This post originally appeared on the blog The Classroom Sparrow.
As educators, are we doing enough to prepare our students for the day after graduation, when they will no longer have support from their teachers to fall back on? Are we truly preparing our students to be responsible, independent, hard-working individuals?
What can we incorporate into our school day that can better prepare all students for their first day in the real world?
1. Post-Secondary Education: Whether they are off to university, trade, a vocational college/training or a branch of the military, students should conduct research on the various paths they can take upon graduation to further their education. Even if students should choose to take some time off before continuing, it is imperative that students be aware of the different choices available to them, as well as where to look for assistance to each.
2. Money/Credit Smarts: All students should have to take a course on personal finance or financial literacy. Students need to learn how to be responsible with money, how to save, how to pay bills (and the importance of paying them on time), as well as the correct usage of credit. To do this, I created a project to reinforce money skills, while teaching the budget process in a fun and interesting way. Students learned the differences between ‘need’ and ‘want’ items and gave them their first real look into what it’s like to live on their own!
3. Effective Communication: Kids talk with text messaging, Facebook, and Twitter slang all day. They answer questions in ‘one-word’ responses. Students need to be taught the correct/appropriate way to speak to a boss/manager, how to compose a professional e-mail and how to answer/respond to phone calls. No matter their career path, learning to communicate is essential to being successful.
4. Basic Life Skills: Can your students cook? Clean? Sew? Do they know basic first-aid? These basic life skills will come in handy when living on their own, during a time when they may not have support close by. These are skills that everyone should be able to master (on some level) for survival.
5. Work/Life Balance: Being able to balance your work life with your social/home life is something that can prevent a great deal of stress in newly-graduating students. Students need to be taught a healthy way to balance their responsibilities at work, while at the same time, being able to enjoy their personal lives.
6. Time Management: This reinforces the importance of why teachers provide (and need to be consistent with) deadlines in school. Students need to be taught how to create timelines of when upcoming work is due, while setting small, achievable goals along the way. Timely arrivals are also an important part of management. I wrote a blog post about how I encourage my students to arrive on time, which you can find here.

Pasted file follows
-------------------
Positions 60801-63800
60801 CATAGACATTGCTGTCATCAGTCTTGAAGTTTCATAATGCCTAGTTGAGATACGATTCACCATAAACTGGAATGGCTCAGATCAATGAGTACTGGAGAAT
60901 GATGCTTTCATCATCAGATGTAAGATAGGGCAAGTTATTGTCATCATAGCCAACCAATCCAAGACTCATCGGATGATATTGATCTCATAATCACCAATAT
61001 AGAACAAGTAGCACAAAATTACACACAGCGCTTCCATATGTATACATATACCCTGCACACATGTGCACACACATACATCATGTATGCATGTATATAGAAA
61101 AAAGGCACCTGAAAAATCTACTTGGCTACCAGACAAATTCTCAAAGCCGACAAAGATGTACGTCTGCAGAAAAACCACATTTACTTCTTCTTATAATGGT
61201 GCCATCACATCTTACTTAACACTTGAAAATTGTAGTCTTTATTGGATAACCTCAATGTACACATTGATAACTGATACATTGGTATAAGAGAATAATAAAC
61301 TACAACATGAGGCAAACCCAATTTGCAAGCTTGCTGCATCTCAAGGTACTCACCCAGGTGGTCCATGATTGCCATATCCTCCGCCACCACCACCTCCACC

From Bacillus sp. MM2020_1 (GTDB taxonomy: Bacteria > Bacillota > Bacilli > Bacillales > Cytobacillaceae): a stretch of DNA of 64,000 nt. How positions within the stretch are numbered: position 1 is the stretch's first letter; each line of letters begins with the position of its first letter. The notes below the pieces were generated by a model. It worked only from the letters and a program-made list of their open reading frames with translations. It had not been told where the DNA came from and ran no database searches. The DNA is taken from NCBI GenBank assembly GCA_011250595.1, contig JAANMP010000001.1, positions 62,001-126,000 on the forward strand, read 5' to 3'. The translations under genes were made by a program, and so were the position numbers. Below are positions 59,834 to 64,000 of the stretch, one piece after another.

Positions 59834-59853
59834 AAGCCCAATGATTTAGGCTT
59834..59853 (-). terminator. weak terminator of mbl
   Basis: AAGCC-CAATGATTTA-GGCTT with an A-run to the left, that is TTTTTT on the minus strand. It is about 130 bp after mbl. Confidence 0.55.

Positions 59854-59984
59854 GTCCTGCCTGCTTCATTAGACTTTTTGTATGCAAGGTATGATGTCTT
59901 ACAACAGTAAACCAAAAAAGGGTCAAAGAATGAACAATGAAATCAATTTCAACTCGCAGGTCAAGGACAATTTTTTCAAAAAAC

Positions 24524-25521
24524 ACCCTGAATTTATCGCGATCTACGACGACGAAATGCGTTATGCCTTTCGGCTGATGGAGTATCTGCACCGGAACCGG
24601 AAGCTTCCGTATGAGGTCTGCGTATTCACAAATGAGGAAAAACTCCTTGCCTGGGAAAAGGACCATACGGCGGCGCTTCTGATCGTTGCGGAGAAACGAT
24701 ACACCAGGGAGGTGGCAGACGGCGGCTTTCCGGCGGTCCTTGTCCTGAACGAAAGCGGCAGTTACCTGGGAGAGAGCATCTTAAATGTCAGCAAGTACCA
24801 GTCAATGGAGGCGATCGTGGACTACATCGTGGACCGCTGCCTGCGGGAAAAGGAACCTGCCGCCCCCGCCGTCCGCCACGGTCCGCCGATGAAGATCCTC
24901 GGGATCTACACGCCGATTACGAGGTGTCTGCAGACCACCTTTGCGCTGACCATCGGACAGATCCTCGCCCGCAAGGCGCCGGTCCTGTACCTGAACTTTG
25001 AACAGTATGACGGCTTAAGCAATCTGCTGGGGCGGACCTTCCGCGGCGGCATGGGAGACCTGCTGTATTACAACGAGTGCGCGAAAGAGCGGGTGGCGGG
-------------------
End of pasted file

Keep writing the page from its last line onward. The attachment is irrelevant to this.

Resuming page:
7. Learning from our Failures: Not everyone will be the best at everything and that’s okay! That’s how we all learn. Students who have an awareness of this concept early on, will have more of a positive mindset and this energy will help to keep them trudging forward.
8. How to Survive Without Technology: Gasp! I know, it’s unheard of that students/society might have to be without technology for more than a few moments. But guess what: it happens often! Students, as well as adults, need to learn how to do basic, everyday things without the help and ease of technology. It’s rewarding to know something without ‘asking Siri’ or ‘Googling it’ first!
9. Self-Care: Although this is not to be school-related, it is important for students who are finally on their own and beginning to feel the stress and anxiety of what it means to be an adult, to know how to take care of themselves and seek help when needed. Your well-being comes first and learning to stay healthy and happy (this is where the ‘freshman fifteen’ conversation may come in handy) is the key to a successful life.
10. Career Planning: Job hunting, resumes, cover letters, interviews and thank-you’s. These are the necessities that our students need to master in order to be successful. The great part about this essential tool for students to have, is to give them the opportunity to practice and be aware of what each of these important employment documents entail. How can this be incorporated into a curriculum? I complete a Career/Job Exploration Project in my English class every year, this ensures that students leave the class with some sort of career awareness, especially if they have not had the opportunity to take a career preparation course.
These are just a few things that schools can incorporate into their curriculum to help our graduating students become more prepared to take on the ‘real-world’. Many high schools offer business and career-related class that help to prepare students for life after high school, so hopefully students are aware of what these courses can offer. What else can you suggest?
Shey has been a TpT Teacher-Author since 2010. She recently received a Master of Education degree, specializing in Guidance and Counseling and her entire career has been spent at the high school level teaching English, American History, and career-related courses. She enjoys creating materials that help students to better understand concepts, specific writing formats and character development, as well as resources that help to prepare students for the expectations of real life. For other great teaching tips and resources, follow her on Instagram, Facebook, Pinterest, and The Classroom Sparrow blog!